Despite problems, state has good racing season

May 07, 2006|By GEORGE R. ALTMAN | GEORGE R. ALTMAN,CAPITAL NEWS SERVICE

By conventional wisdom, this should have been a bad year for Maryland's racing industry.

The equine herpes scare at the beginning of the year resulted in a voluntary quarantine at Pimlico Race Course and a flurry of state-imposed hold orders on barns.

Then the General Assembly, flush with cash from a budget surplus, ignored legislation to legalize slot machine gambling, often regarded as the best hope for saving the industry.

But against all odds, the 2006 winter season at Laurel Park was the most successful in nearly six years, easily outpacing last year.

"I don't think that Maryland racing is dead and buried," said Catherine Robinson, a Pimlico trainer whose horses were restricted for 2 1/2 weeks as part of a trackwide quarantine. "It seems like everybody wants to wants to put a fork in [the industry] and say it's done, and I don't."

During this year's winter racing season, which lasted from Jan. 1 to April 15, overall betting handle increased by more than 25 percent, from $250 million to nearly $300 million, according to figures provided by Lou Raffetto, president of the Maryland Jockey Club.

This is the largest total in the past five years, when last year's winter season posted the smallest overall handle for the period.

Raffetto attributes the success of Laurel Park's winter season this year largely to its new turf track. It was renovated from June 2004 to January 2005.

During that time, racing fields were of poorer quality and quantity than usual. Raffetto said Laurel lost many bettors.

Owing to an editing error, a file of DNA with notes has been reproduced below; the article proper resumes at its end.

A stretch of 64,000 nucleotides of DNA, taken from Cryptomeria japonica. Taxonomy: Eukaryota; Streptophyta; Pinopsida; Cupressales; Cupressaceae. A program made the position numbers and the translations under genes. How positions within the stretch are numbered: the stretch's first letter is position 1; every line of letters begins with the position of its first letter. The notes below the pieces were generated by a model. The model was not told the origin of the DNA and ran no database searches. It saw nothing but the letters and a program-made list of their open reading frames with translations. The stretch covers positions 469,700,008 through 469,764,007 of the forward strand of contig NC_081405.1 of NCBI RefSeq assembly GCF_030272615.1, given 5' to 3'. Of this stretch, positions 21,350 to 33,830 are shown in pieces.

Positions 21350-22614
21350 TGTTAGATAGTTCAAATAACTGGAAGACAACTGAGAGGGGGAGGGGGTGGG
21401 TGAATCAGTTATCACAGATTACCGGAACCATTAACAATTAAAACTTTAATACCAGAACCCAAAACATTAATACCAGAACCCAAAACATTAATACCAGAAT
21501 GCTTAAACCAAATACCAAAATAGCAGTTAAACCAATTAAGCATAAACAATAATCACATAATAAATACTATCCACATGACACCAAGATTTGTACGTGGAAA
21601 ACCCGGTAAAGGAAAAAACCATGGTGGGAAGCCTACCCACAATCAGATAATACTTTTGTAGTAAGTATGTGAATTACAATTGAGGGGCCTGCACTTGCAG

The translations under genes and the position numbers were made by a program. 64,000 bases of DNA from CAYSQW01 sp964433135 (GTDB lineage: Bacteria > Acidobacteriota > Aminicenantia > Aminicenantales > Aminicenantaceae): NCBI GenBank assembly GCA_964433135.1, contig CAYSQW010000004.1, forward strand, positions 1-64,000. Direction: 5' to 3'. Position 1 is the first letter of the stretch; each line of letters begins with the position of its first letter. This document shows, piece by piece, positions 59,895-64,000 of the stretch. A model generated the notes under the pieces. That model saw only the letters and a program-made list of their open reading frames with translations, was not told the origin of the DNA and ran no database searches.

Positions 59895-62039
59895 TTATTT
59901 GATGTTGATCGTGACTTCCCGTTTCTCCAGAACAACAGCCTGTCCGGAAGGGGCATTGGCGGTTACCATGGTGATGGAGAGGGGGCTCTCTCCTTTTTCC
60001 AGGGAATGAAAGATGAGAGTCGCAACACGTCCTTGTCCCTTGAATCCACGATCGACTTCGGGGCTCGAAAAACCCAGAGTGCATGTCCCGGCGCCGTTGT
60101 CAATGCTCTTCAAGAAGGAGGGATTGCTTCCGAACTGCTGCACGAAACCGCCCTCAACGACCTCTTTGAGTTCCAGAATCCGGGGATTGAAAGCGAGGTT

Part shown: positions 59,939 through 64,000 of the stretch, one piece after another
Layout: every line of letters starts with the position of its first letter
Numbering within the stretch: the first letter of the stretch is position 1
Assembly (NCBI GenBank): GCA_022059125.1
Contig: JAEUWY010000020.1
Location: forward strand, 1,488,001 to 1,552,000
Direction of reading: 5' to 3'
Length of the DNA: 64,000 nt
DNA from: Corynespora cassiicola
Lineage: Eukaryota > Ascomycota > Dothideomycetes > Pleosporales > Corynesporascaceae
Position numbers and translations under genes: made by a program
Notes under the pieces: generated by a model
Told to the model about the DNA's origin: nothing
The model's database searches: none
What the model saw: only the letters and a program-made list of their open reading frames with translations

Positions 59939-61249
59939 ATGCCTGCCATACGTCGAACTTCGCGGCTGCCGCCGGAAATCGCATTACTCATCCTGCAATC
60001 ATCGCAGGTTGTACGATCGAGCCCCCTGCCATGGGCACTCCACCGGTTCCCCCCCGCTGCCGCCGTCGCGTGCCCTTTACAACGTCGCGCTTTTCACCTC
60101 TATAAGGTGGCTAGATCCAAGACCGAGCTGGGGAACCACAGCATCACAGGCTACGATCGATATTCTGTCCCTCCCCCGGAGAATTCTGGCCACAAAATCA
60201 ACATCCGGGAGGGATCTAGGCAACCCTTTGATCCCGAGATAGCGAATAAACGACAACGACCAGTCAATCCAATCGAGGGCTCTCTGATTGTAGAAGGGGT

But after the renovations were complete and the turf track opened, racing fields began to grow and bettors came back.

"During the fall [of 2005], we actually won back a lot of the fans that we used to have," Raffetto said.

The success this year is largely a carryover from the previous fall, he said. Raffetto also said the equine herpes outbreak helped Laurel's winter racing in some ways because of restrictions on moving horses from state to state.

"As crazy as it sounds, from a purely business perspective, the positive result was our horses that were stabled in Maryland stayed in Maryland," which kept racing fields from shrinking, he said.

Laurel's in-state betting handle fell 7.4 percent while Pimlico was under quarantine, as compared with this year's whole winter season.

Still, the season was decisively more successful than the 2005 winter season, even during Pimlico's quarantine, when the 2006 daily handles were greater than the corresponding 2005 daily handle for all but two days.

Laurel's success also comes despite the General Assembly's lack of action for the fourth consecutive year on legislation to allow slot machines at Maryland tracks.

A large budget surplus cooled legislators' enthusiasm for slot machine gambling, which was billed by supporters as the savior of Maryland racing.

Raffetto expects that racing in Maryland will find success in the short term, thanks to the new turf track at Laurel and the shortened racing season. The reduction from 200 to 180 racing days will result in better fields, he said.

However, he added that without slots, Maryland's racing could face problems down the road, when the state has to compete with other states that allow slots.

While Robinson said slots would be a boon to the horse racing industry, she emphasized that said Maryland racing can make it either way.

"I hope we get the slots, but I don't think we have to have the slots." Robinson said. "I think we've proven that."

Fellow Pimlico trainer Francis Campitelli disagreed.

"I don't think you can generate enough money wagering in the old-fashioned ways ... to fuel the purses, to keep up with the costs of maintaining the horses," Campitelli said.

Both trainers agreed that the quarantine of Pimlico at the height of the equine herpes outbreak was frightening.

"It was a horrifying time, and, you know, you still think about it," Robinson said. "Every day, you'd come into your barn and ... somebody would say, `We've got a problem,' and my heart stopped."

Though nearly half of Robinson's horses were away from Pimlico for the winter season, she said 18 fell under the quarantine restrictions.

Campitelli had more than a dozen horses at Pimlico during the quarantine, but he said most were in Florida for the winter.

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